Are there those in the community who are too strong, rigid, unbalanced in their approach to modesty, and beyond modesty to other questions as well? Certainly there are. But, two points must be stated:

1. That imbalance has nothing to do with the Society, and the priests are some of the ones who seek to most heartily root it out.

2. That imbalance may be found among individuals in many conservative Catholic settings as well – such as the one in which both Dr. Mirus and I spent a part of our lives.

The simple reality is that the letter quoted by Dr. Mirus is not representative of Society parishes, and it is a caricature of the lives of traditional Catholics. No doubt Dr. Mirus will be able to find others to support his same thoughts – others who have made a life of attacking the Society, but no matter. The reality for anyone with eyes to see is that the Catholics (and we are Catholics, Dr. Mirus, unless you dissent from the opinion of the Holy See) that attend the parishes of the Society of St. Pius X are orthodox, devout, and well-adjusted. We have our share of mischief-makers, and we have our share of do-gooders. Both are frustrating realities of living in any community made up of fallen human beings.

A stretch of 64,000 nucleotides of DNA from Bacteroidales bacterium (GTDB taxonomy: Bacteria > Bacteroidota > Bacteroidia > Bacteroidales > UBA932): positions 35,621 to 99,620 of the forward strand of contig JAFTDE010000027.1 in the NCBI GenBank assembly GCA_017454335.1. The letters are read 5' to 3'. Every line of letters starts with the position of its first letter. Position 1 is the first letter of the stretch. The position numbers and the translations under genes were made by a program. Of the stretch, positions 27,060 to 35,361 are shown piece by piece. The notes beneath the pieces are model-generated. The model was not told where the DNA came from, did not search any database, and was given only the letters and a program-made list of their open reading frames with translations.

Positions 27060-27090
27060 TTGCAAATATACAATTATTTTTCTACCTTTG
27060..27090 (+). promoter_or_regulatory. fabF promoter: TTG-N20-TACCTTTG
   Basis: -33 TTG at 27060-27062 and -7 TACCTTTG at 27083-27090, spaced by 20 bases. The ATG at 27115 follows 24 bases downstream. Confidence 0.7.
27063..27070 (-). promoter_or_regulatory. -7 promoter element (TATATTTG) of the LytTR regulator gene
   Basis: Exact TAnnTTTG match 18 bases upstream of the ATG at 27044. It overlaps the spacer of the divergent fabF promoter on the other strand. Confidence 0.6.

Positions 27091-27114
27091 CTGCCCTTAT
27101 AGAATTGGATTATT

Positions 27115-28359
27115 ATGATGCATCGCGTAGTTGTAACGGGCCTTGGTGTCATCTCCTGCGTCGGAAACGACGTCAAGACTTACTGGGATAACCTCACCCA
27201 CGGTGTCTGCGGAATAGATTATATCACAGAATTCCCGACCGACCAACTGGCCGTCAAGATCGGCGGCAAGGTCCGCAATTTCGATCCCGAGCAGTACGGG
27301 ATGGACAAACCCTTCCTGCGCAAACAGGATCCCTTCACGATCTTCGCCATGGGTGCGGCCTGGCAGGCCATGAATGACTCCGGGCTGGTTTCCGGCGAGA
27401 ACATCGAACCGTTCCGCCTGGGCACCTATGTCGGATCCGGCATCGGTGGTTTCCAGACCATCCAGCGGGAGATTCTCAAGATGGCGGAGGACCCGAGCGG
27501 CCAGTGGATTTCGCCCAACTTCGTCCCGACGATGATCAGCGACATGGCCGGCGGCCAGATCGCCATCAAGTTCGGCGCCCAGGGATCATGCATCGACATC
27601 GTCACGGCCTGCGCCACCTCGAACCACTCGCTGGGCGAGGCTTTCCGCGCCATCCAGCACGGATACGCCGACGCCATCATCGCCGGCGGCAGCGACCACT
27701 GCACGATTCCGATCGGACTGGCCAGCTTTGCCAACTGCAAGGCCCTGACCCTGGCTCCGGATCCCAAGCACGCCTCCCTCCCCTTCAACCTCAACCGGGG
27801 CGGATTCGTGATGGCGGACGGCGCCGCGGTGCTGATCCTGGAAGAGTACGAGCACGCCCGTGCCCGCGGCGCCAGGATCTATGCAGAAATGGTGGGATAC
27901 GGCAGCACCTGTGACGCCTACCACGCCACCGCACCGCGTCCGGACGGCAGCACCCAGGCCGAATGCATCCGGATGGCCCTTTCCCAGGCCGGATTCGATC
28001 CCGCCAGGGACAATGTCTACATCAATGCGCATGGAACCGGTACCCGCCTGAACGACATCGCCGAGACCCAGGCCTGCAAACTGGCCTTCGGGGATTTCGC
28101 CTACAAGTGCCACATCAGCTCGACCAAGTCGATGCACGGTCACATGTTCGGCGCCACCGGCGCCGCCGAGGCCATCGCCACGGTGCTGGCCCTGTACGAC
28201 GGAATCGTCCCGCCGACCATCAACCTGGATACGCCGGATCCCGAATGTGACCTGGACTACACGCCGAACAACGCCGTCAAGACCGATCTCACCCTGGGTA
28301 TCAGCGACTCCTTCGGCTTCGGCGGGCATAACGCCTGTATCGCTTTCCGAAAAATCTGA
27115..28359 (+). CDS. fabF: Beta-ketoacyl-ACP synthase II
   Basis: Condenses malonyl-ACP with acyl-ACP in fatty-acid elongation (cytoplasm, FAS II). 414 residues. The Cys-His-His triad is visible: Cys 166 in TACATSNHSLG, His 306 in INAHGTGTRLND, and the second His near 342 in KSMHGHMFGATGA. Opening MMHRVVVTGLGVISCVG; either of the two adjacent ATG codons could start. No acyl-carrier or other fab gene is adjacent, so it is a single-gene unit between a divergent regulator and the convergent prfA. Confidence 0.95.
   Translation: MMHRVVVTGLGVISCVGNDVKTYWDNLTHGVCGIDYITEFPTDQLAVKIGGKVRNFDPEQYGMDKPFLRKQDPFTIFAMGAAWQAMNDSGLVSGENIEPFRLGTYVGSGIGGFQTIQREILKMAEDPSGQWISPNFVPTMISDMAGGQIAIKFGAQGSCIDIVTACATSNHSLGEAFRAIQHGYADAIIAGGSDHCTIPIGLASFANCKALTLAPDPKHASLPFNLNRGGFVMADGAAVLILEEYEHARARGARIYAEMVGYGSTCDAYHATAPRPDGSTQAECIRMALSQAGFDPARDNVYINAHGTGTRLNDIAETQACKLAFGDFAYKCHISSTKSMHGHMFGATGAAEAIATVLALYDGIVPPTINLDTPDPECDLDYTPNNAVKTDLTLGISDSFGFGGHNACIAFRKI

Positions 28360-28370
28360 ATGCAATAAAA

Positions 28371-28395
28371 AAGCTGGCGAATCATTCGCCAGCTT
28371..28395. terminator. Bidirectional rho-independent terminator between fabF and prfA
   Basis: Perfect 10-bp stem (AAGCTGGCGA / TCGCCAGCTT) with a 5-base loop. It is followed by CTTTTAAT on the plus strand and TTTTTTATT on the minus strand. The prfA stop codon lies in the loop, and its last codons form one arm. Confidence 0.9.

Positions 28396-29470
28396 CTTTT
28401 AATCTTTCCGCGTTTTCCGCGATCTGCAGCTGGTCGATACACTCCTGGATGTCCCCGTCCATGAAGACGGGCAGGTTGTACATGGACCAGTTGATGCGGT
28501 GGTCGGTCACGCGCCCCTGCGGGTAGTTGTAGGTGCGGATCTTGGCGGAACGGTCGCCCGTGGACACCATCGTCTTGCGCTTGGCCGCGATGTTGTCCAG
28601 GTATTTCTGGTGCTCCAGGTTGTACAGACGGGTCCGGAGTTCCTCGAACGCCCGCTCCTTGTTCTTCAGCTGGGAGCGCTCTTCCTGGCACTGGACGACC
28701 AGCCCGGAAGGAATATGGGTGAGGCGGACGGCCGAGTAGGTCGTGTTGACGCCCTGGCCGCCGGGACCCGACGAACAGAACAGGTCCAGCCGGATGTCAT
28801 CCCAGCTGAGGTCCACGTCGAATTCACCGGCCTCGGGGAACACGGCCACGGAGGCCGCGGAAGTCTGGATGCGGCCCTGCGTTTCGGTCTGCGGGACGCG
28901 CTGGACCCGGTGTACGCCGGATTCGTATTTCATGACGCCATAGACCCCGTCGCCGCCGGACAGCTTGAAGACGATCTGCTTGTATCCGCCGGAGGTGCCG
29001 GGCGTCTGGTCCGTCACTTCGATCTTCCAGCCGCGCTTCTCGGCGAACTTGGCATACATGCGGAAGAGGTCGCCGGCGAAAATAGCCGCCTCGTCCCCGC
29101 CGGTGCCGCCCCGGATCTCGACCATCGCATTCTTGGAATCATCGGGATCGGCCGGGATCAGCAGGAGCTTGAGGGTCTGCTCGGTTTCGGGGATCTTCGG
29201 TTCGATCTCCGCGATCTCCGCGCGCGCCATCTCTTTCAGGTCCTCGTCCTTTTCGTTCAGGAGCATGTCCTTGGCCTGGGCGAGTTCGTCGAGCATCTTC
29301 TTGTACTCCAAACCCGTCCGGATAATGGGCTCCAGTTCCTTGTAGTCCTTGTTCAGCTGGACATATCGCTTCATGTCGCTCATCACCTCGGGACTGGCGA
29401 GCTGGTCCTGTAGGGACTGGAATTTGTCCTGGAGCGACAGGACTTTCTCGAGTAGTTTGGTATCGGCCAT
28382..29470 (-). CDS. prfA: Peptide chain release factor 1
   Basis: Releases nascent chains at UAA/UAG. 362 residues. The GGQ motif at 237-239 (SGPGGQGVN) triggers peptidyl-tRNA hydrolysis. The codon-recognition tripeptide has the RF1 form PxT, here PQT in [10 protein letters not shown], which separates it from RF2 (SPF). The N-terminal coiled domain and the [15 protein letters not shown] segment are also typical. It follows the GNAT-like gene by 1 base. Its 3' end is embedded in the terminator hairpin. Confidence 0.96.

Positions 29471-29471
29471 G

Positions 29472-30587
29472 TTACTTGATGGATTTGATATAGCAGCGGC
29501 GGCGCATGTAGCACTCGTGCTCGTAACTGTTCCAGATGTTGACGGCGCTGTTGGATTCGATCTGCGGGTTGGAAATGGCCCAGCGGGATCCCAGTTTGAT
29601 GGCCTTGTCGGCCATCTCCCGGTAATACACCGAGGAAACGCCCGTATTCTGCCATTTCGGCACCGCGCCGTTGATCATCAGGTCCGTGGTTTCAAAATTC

This has always been the case, and it will always be the case. But to take an anonymous letter, which removes all the circumstances of a case, which is incredibly difficult to believe on the surface, and to use that letter to malign the large number of faithful Catholics who frequent the parishes of the Society of St. Pius X is an offense against justice.

If Mr. Mirus wishes to see firsthand what life for those Catholics who frequent the parishes of the Society of St. Pius X is like, I warmly invite him to come visit Saint Marys and see the fruits and vibrancy of Tradition.

As I said at the beginning of my letter, when you are attempting a hit piece against a group, virtues can be inconvenient. Unfortunately for Dr. Mirus, it’s still detraction, even if it’s just about the SSPX.